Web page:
The Zerogra model – named after zero gravity – is a staple in the brand's 900 shops across Japan. The lightweight design is usually made from titanium, and has no hinges.
"We decided to come up with a new design that would evolve the Zerogra even further," said Nendo. "Due to the single-body construction of the previous model, the frame could not be folded inwards and the eyeglasses and case were too bulky."
To resolve this, the studio created a "reverse-hinge structure", which features C-shaped sections that close up to form circles when the glasses are fully opened.
Megane-Ichiba requires all of its frames to be durable enough to withstand 20,000 repetitions of being opened and closed. Nendo initially found its design created a stress point that was vulnerable to breaking, so had to develop a solution to this.
"We solved the problem by creating two slits around the reverse-hinge structure, which enable the load to be evenly distributed over the entire frame," said the studio.
"As a result we were able to achieve a design that would stay small and compact when not in use, and also enhance its wearability while maintaining a high level of strength," it added.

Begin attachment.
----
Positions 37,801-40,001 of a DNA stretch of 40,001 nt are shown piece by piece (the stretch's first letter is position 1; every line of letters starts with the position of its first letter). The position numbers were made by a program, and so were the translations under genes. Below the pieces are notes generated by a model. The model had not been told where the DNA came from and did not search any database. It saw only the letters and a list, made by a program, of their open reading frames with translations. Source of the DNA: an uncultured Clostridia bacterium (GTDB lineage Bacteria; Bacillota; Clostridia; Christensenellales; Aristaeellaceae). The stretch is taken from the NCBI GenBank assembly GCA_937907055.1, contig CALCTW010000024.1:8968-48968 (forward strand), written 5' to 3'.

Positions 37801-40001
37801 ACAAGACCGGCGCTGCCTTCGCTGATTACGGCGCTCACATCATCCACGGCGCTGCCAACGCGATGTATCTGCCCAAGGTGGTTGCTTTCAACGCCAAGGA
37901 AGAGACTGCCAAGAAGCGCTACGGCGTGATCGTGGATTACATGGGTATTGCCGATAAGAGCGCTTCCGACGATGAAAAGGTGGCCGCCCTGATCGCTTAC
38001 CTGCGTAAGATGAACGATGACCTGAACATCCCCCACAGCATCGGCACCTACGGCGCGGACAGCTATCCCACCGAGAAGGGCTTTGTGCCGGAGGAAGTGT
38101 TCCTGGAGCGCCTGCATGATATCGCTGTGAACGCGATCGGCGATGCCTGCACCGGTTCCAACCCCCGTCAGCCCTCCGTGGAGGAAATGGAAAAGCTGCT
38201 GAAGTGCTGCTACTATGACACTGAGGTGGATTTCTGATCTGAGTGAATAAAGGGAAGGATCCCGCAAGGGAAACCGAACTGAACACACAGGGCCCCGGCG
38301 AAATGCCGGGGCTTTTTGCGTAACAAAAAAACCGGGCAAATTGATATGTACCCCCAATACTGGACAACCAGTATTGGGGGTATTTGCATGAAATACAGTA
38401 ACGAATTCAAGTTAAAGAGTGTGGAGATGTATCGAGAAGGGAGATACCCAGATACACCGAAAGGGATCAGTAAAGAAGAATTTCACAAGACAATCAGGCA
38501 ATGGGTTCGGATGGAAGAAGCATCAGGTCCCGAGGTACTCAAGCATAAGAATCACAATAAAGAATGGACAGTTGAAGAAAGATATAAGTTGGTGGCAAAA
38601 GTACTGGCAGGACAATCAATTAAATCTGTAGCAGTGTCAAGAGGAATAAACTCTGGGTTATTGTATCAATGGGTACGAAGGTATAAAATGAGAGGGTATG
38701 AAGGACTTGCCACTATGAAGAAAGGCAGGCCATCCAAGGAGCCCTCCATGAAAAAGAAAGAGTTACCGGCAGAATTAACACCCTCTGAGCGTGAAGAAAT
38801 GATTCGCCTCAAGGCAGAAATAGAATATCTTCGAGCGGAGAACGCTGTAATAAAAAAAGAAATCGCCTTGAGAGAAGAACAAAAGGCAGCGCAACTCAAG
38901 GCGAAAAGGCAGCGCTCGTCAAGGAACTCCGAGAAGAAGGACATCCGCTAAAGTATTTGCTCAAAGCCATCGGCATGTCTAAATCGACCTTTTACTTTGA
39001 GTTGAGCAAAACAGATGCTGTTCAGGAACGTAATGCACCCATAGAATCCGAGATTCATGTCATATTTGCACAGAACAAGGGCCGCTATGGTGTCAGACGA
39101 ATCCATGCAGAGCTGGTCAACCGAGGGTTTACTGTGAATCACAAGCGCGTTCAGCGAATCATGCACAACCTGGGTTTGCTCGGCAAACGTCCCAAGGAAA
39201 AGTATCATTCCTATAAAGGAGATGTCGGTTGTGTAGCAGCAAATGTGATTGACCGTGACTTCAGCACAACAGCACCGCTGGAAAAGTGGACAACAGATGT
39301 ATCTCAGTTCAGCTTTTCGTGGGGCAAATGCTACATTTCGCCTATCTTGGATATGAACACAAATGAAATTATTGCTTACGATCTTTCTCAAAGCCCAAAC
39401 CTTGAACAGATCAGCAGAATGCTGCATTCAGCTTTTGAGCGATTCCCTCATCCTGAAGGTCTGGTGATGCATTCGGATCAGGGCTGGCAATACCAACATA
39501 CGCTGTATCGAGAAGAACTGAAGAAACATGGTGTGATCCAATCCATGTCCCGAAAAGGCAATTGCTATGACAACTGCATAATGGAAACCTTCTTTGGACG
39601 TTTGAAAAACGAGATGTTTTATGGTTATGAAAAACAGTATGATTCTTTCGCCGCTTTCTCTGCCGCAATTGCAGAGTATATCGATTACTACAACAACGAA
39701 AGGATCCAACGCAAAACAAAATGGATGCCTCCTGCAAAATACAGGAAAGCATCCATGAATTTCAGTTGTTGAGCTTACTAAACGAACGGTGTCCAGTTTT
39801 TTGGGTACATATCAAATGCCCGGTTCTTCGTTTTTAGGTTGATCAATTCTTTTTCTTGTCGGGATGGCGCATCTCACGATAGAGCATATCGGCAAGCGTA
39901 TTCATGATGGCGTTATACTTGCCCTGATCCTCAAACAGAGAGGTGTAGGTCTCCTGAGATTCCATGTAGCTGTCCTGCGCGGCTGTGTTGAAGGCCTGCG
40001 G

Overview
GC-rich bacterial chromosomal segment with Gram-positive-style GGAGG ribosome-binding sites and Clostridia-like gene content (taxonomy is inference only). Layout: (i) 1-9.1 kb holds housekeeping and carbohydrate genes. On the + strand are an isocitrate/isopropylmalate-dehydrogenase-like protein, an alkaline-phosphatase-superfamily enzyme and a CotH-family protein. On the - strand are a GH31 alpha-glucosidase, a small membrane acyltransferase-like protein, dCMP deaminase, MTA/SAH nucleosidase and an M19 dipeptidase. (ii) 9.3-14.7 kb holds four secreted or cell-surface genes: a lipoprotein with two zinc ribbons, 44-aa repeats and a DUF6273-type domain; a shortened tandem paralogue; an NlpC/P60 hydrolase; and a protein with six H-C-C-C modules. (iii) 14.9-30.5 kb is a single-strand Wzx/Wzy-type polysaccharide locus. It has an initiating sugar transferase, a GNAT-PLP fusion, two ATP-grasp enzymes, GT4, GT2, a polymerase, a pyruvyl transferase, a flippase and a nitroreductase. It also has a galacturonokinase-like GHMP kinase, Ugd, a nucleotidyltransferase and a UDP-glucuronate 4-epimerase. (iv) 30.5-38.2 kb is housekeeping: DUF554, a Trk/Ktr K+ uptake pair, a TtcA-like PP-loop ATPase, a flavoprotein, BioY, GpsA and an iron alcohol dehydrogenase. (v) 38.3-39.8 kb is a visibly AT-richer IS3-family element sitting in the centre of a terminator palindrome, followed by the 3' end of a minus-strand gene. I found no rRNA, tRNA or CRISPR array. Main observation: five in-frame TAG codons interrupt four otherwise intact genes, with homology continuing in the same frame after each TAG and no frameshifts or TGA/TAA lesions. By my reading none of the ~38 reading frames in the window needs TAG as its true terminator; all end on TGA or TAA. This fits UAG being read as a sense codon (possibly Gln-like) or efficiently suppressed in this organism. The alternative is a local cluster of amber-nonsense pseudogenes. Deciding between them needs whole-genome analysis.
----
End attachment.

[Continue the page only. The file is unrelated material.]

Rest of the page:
The studio designed a ring-shaped case to replace the Zerogra's bulky previous version. The shape of the container allows the glasses to curve round to rest in the circular frame.
Nendo also developed an oval stand for Megane-Ichiba's retail displays, intended to resemble a pebble or droplet of water. The stand features a central slit that holds the glasses just at the tips of the frame, making them appear as if "floating in the air".
It's not the first time the studio has turned its hand to eyewear design, previously launching a pair of glasses that featured magnetic hinges – allowing users to mix and match arms.
The studio also teamed up with Spanish shoe brand camper on a range of sunglasses with overlapping coloured lenses, and designed a collection of flexible reading glasses.
Photography is by Akihiro Yoshida